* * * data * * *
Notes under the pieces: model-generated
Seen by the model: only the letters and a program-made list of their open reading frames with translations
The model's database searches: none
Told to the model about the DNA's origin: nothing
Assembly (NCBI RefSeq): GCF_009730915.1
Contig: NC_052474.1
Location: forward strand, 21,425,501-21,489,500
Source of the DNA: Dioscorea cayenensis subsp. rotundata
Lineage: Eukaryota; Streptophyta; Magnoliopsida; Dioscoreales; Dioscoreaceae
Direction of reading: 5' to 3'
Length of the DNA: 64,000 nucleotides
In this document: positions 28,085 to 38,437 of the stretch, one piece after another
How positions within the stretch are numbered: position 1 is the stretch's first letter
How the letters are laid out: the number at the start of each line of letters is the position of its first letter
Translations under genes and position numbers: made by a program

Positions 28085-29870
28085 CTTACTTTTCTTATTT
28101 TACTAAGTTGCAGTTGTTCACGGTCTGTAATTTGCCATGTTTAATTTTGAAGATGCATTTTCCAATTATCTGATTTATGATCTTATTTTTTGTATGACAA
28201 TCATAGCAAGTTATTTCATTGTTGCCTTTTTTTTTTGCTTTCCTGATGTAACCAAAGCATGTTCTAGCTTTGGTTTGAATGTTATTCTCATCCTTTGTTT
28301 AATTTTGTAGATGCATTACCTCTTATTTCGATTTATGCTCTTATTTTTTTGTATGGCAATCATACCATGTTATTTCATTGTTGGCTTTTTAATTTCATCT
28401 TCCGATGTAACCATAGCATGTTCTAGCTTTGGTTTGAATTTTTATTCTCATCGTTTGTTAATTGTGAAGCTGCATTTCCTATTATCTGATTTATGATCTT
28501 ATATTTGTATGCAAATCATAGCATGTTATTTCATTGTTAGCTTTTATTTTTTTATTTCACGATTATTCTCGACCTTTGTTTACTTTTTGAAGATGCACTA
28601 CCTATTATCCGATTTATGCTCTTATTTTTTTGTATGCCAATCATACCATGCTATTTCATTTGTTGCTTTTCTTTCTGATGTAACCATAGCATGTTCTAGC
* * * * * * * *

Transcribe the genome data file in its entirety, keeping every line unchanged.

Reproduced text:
Notes under the pieces: model-generated
Seen by the model: only the letters and a program-made list of their open reading frames with translations
The model's database searches: none
Told to the model about the DNA's origin: nothing
Assembly (NCBI RefSeq): GCF_009730915.1
Contig: NC_052474.1
Location: forward strand, 21,425,501-21,489,500
Source of the DNA: Dioscorea cayenensis subsp. rotundata
Lineage: Eukaryota; Streptophyta; Magnoliopsida; Dioscoreales; Dioscoreaceae
Direction of reading: 5' to 3'
Length of the DNA: 64,000 nucleotides
In this document: positions 28,085 to 38,437 of the stretch, one piece after another
How positions within the stretch are numbered: position 1 is the stretch's first letter
How the letters are laid out: the number at the start of each line of letters is the position of its first letter
Translations under genes and position numbers: made by a program

Positions 28085-29870
28085 CTTACTTTTCTTATTT
28101 TACTAAGTTGCAGTTGTTCACGGTCTGTAATTTGCCATGTTTAATTTTGAAGATGCATTTTCCAATTATCTGATTTATGATCTTATTTTTTGTATGACAA
28201 TCATAGCAAGTTATTTCATTGTTGCCTTTTTTTTTTGCTTTCCTGATGTAACCAAAGCATGTTCTAGCTTTGGTTTGAATGTTATTCTCATCCTTTGTTT
28301 AATTTTGTAGATGCATTACCTCTTATTTCGATTTATGCTCTTATTTTTTTGTATGGCAATCATACCATGTTATTTCATTGTTGGCTTTTTAATTTCATCT
28401 TCCGATGTAACCATAGCATGTTCTAGCTTTGGTTTGAATTTTTATTCTCATCGTTTGTTAATTGTGAAGCTGCATTTCCTATTATCTGATTTATGATCTT
28501 ATATTTGTATGCAAATCATAGCATGTTATTTCATTGTTAGCTTTTATTTTTTTATTTCACGATTATTCTCGACCTTTGTTTACTTTTTGAAGATGCACTA
28601 CCTATTATCCGATTTATGCTCTTATTTTTTTGTATGCCAATCATACCATGCTATTTCATTTGTTGCTTTTCTTTCTGATGTAACCATAGCATGTTCTAGC